Gel plate printing #2: Practice


I’ve been experimenting with some amazing techniques to transfer images onto a gel plate, and I’m excited to share my experience with you.

Laser prints

I got the idea from some YouTube videos that made it look easy, so I decided to try it out for myself. I started by preparing some of my photos and converting them to black and white. Then, I went to my local copy shop and ordered some laser prints.

When I tried to transfer them to the gel plate they didn’t really stick on the plate too much. The best result I got was the following: on the left side you can see the transfer on the gel plate and then right when pulled off the plate. Here I used white and orange as the background thin layer to pull it off. 

Old Magazines & Newspapers

Compared to my previous attempts with laser prints I then tried it with old magazines and newspapers. This method was way more successful, as the ink mainly stuck on the gel plate and I could transfer it to the paper pretty well. The first mistakes I made were the amount of paint I used for the background layer. Sometimes it was too much and then the print smudged. A good way to ensure that the print will pull off very well is to let it dry for at least 20ish minutes. 

These are some of the results I got from using old magazines and newspapers:

Using Stencils & Stamps

But gel plate printing is not only for making transfers. It can also be used to make other printing experiments, for example with the help of stencils or stamps. I tried to use some of the old stencils I used for a former project. And I used my block printing stamps from the first subject of my degree in me

These are the results: You can see the cassette (stencil) and the hibiscus flower (stamp)

Using other Materials

Also in these pictures, you can see the results of using different paints, like neon and gold (I love the gold effect!) and also using different materials to print on. I used thick cardboard which resulted in the vertical stripes. Sometimes it also happens that some of the paint keeps sticking on the gel plate and will only get off on the following print. Like the black parts on the print here on the right. I love the effect. You just never know what you will get!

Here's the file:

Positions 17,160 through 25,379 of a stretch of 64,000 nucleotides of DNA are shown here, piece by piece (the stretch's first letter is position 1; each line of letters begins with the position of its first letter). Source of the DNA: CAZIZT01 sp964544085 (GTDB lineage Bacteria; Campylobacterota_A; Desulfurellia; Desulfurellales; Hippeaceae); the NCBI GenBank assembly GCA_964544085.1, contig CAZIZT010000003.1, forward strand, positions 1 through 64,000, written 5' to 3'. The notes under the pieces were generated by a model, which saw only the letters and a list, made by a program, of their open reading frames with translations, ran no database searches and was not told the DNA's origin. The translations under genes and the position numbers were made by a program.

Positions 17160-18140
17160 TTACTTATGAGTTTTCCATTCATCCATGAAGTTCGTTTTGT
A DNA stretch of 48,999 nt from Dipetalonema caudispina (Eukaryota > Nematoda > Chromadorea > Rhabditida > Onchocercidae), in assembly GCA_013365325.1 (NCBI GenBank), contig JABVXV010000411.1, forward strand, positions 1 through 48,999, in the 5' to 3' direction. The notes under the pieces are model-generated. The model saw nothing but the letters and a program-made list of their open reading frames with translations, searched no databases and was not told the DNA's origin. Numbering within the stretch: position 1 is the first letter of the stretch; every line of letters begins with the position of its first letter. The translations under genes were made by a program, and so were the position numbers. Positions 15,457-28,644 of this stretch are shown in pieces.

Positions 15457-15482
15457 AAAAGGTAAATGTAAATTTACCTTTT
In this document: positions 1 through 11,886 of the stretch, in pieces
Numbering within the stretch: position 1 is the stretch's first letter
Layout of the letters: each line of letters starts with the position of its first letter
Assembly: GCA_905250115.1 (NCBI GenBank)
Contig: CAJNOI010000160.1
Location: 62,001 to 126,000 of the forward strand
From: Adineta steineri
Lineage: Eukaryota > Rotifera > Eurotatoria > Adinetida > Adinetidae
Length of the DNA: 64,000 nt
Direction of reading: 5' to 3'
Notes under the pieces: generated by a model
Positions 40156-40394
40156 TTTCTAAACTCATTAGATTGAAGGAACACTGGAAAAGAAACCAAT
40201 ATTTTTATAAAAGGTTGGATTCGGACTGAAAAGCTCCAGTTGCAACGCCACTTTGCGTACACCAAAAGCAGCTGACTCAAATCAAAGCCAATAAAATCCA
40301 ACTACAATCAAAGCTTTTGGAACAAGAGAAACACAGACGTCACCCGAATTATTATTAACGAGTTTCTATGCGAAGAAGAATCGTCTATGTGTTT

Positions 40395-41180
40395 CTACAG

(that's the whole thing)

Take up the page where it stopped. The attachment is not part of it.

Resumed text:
In another video from yeates makes I learned that you can also use pastels. So I immediately had to try it out and it worked very well! You can see it here;

Printing on different Papers

I not only printed on “normal” copy paper (80gm2) and a bit more sturdy paper (160 gm2) I also printed on kraft paper and different pieces of cardboard. The materials you can print on are so diverse, I guess I could even try wood or fabric next. 

Perfect Collage papers!

So I ended up with all these gorgeous prints. What next? I think they make great backgrounds for i.e. collages. And that’s what I ended up creating. In these collages, I combined the gel plate prints with the leftover prints of my photos, some tissue paper, stamps and even some glitter glue. You can see the results in the top picture of this post.


While I was creating collages I thought that I should have taken some pictures of the prints themselves as they were so gorgeous. And this gave me the idea for my final project! You can read all about it in my next post!

What do you think of this post? Did it inspire you to try out gel plate printing yourself? Or do you already know it and can give us some tips? Leave a comment and let us know. 


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